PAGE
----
From the Editor's Desk: Support the students behind student media
Most students know that Rice doesn’t have a business major. What they might not realize is that Rice also doesn’t have a journalism program, a photojournalism major, a visual design program or a public relations major — interests that instead coalesce in the tiny space that is the second floor of the Ley Student Center. Despite the lack of academic infrastructure, the Thresher has existed for 103 years, and this year I have the pleasure of leading it.
In an increasingly fragmented world, it’s not an easy time to be a journalist of any kind, and, judging by past Thresher welcome columns, it hasn’t been for a while. Accusations of fake news have entered the Twitter lexicon of prominent politicians, and journalists — sometimes rightfully so — have been forced to adapt and challenge traditional thoughts behind what it means to accurately and fairly cover news. The Thresher has long provided a space for students interested in experiences not available in the academics at Rice. Recently, its second role as a unique journalism experiment has become increasingly evident: thanks to the blanket tax fee leveled upon every student, the Thresher remains unbeholden to external stakeholders and Thresher staffers lose less (but still some) sleep over our financial situation.
Beyond the hedges, however, both local and national journalism is dying, with a third of all large U.S. papers suffering layoffs due to dwindling advertising revenue and mass media consolidation. With the advent of the internet has come an unprecedented expectation: that all content should be free or very cheap, and that content should be accurate and high quality. According to the Pew Research Center, while 71% of surveyed Americans think their local news media are doing well financially, only 14% have directly paid those services.
At Rice, you have the unique opportunity to engage with the Thresher experiment — local, accurate content that is “free” to you in the way that Tetra is “free.” Hold us to high standards, but also understand that behind each story is one (or multiple) students who are juggling academics and life just as you are. In that vein, engage beyond behind-the-door criticisms — as your peers, feel free to ask us questions and talk to us about your critiques or praises. Write opinion pieces if you feel strongly about something on campus or in the paper and continue supporting our mission of being a public forum for the Rice community. And if you have the time, contribute to the Thresher! As mentioned earlier, there is a space here for interests beyond writing — try on as many hats as you want. If you’re me, you might wear a section designer hat, stack on a photographer hat, upgrade to an art director hat, change it out for an arts & entertainment editor hat and finish with this nice hat that I’m currently wearing.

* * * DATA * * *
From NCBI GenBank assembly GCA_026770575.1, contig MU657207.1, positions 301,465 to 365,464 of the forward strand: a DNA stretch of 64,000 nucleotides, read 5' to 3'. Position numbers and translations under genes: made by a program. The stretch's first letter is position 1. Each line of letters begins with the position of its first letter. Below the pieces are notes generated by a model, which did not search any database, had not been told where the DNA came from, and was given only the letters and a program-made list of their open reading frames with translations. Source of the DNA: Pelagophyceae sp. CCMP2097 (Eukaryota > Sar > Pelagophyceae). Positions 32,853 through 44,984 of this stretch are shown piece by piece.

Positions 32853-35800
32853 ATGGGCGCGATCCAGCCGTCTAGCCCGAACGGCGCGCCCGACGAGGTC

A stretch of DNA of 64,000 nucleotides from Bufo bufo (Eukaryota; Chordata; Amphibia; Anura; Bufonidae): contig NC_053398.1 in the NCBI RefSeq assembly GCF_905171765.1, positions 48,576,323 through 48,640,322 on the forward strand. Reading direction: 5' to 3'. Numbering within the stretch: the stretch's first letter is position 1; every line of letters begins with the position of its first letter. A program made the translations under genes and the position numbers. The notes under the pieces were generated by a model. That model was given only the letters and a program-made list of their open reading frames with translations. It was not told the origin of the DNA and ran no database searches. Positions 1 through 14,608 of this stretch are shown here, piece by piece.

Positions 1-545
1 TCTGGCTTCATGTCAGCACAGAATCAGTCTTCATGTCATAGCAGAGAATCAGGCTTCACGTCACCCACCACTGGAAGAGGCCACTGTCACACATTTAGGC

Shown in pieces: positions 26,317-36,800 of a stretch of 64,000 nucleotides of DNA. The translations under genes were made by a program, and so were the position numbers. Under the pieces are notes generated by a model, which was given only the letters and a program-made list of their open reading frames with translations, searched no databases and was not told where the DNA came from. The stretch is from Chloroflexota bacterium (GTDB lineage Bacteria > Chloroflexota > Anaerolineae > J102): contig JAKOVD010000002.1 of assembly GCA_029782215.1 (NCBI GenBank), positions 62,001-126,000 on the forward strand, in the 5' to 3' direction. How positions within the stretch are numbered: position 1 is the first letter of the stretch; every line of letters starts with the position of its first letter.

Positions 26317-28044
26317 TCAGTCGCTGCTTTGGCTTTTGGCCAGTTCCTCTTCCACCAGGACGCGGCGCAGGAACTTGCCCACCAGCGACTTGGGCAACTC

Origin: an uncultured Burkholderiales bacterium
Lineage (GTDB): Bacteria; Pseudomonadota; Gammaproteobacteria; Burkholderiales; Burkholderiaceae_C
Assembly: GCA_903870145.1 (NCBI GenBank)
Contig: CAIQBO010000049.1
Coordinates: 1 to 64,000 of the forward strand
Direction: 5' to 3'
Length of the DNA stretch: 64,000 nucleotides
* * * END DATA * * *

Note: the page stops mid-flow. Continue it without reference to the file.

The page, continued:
And don’t stop there — support and join local creative endeavors around you, journalistic or not. While Rice provides you with a free New York Times subscription, know that the New York Times isn’t covering the beef between Houston Pop-Eyes and Chick-fil-A locations. Spotify provides music on-demand, but its algorithms aren’t hand-selecting and playing quirky bops 24/7 like your friends at ktru are. And if you still pick up and flip through print magazines, you won’t see familiar bylines in them like you might find in ASTR* magazine. And of course, one last plug for the students who spend over 15 hours a week covering everything from the mundane (phishing emails) to the important, but under-discussed (drug culture at Rice, building removals and the aftermath of sexual assault). It’s thanks to them that the paper you’re holding has continued to persist for over a century. I hope you enjoy this issue, and all the ones to come in the upcoming weeks — your support matters more now than ever.
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In the midst of a global pandemic, Betsy DeVos, the United States Secretary of Education, announced new Title IX regulations that govern how schools handle allegations of sexual assault and harrassment. Under the guise of restoring due process, the changes harm and undermine survivors by enhancing protections for those accused of misconduct.
The COVID-19 pandemic seems to have given rise to a new phrase that has been thrown around by media outlets and social media users across the country: “We are all in this together.” Don’t get me wrong — I am not denying the fact that every person in this country has been impacted by the virus in some capacity, and I am certainly not denying the rise in local expressions of solidarity. Over the past couple months, we’ve seen students and volunteers across the country donate their time and resources to help their neighbors. Young people have come together on social media platforms to address issues surrounding mental health and online learning, creating a sense of community while also practicing social distancing. I am not denying the presence of solidarity. What I would like to discuss, however, is the fallacy of solidarity in a racialized society.
The pandemic might justify making tests optional for the upcoming admission cycle, though I still think they should be strongly encouraged for those who can take it, but I don’t think de-emphasizing tests in the long term is the right approach.